Louisiana’s Plan to Fill 2,500 Teaching Positions is Kind of Lame
We all know that teachers are underpaid. Not only is it an accepted way of life, it's been that way for a long time. I'd love to tell you that this article was about a plan to finally address the many reasons that educators basically have do it for the love of teaching (cause they can't be doing it for the money). Unfortunately, this is an article about how dire the teacher shortage in Louisiana really is and the questionable attempt to address it is.
According to a report from Business Report, the Sportsman's Paradise is currently short around 2,500 kindergarten through twelfth-grade teachers. Unless those positions are filled, administrators will have to figure out how to spread more than 50,000 out into already over-filled classrooms for the 2022-2023 school year.
Louisiana Commissioner of Higher Education Kim Hunter Reed spoke to the House Education Committee during a hearing this week about this crisis. She was part of a growing number of educators and their supporters who are asking lawmakers to step up and help solve the issue. Some lawmakers have listened, but I'm not sure about their plan.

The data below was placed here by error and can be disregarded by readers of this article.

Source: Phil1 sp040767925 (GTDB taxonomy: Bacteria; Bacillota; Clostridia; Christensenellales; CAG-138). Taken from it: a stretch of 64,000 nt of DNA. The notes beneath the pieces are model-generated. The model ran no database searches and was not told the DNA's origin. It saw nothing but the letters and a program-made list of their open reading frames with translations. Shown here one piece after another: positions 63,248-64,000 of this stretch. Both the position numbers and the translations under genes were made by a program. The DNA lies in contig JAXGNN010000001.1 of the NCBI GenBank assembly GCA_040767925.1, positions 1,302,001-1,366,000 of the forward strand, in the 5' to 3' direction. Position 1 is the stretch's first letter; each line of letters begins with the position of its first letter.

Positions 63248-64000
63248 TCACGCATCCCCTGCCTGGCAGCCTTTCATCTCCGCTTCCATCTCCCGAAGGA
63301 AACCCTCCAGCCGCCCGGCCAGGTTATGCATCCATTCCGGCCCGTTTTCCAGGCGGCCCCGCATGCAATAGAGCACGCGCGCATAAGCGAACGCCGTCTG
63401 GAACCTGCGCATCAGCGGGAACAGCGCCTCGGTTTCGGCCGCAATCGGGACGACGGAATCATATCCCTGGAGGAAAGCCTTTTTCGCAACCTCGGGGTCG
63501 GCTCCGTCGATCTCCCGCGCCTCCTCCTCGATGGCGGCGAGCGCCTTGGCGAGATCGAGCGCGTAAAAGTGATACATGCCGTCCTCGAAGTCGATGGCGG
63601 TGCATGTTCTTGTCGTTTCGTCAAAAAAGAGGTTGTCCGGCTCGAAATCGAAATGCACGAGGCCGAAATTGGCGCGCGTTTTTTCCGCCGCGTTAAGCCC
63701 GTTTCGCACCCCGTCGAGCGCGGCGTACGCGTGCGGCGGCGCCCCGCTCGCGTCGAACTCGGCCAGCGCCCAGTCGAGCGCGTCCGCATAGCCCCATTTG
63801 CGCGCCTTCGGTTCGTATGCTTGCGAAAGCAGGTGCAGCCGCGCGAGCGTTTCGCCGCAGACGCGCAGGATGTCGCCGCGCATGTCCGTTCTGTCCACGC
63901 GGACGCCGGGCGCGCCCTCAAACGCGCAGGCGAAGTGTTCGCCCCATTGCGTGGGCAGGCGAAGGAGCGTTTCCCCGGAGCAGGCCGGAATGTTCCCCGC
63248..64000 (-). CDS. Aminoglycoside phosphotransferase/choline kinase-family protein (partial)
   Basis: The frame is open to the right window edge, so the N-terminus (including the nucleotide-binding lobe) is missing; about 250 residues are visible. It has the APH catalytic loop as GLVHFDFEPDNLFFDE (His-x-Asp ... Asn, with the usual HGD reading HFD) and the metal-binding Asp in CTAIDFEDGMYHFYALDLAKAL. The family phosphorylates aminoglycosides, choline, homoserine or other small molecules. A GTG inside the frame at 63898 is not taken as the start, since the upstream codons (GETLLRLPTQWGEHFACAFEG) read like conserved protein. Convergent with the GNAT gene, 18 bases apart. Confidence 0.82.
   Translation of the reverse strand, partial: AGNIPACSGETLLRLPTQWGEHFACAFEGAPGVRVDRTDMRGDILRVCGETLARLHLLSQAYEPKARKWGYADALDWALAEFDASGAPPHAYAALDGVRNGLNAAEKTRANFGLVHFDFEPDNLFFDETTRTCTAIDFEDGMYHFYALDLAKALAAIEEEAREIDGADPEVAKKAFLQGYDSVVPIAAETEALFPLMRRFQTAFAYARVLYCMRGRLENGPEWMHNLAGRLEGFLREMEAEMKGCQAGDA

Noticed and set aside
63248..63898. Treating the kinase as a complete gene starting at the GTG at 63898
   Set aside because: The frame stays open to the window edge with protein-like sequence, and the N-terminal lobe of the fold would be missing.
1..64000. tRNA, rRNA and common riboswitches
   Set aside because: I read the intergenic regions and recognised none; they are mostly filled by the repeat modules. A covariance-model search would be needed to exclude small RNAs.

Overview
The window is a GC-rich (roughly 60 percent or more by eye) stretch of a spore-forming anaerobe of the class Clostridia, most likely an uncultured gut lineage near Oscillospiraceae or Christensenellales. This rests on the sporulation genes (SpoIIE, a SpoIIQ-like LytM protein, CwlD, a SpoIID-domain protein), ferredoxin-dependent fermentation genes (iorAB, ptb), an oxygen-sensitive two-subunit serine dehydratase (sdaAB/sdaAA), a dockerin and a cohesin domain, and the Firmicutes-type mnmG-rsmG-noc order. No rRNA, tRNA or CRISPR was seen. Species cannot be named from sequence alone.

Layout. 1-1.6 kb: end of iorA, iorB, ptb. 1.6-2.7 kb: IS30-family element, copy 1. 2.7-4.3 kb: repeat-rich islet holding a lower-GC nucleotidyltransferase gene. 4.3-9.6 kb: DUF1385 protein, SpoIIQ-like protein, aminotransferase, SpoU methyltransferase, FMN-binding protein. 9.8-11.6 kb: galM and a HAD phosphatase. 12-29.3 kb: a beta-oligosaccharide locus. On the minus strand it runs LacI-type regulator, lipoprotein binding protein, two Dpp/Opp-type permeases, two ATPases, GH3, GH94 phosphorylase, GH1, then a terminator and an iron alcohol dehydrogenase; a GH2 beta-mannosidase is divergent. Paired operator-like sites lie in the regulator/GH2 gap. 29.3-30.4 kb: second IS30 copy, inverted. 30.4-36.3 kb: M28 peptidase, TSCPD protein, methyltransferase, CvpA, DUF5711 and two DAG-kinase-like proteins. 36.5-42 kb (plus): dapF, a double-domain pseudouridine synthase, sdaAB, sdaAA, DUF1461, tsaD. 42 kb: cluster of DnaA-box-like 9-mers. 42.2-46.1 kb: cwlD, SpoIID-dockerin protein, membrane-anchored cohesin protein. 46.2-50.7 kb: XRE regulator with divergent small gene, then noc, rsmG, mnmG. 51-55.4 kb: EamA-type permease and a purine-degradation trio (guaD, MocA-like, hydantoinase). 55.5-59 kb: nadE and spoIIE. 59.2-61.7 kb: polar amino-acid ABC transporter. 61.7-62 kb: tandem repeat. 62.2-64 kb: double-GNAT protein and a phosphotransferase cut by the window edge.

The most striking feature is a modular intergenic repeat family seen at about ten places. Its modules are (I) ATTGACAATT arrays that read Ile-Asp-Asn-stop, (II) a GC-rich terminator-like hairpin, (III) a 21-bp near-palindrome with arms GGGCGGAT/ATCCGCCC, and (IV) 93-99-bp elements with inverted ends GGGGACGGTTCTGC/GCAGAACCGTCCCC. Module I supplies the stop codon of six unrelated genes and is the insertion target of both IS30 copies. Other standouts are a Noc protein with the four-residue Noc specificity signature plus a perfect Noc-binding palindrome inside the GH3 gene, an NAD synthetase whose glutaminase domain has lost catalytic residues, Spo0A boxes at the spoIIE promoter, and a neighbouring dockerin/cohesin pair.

According to a report from the La Illuminator, State Representative Francis Thompson introduced a bill that would create a scholarship and education fund to entice high school students to enter the field of education. The strange thing is that this plan would receive no funding from the state at all. It's almost like they came up with a plan they can't afford - and called it a day!
Officially, the first step of the plan (if approved) is for the education department to "...adopt rules around eligibility, dollar amount and implementation at a later date."
Maybe I'm reading it wrong, but I'd feel a lot better if this plan had some teeth (by which I mean money) to back it up. Until then, it seems more like an idea than a law.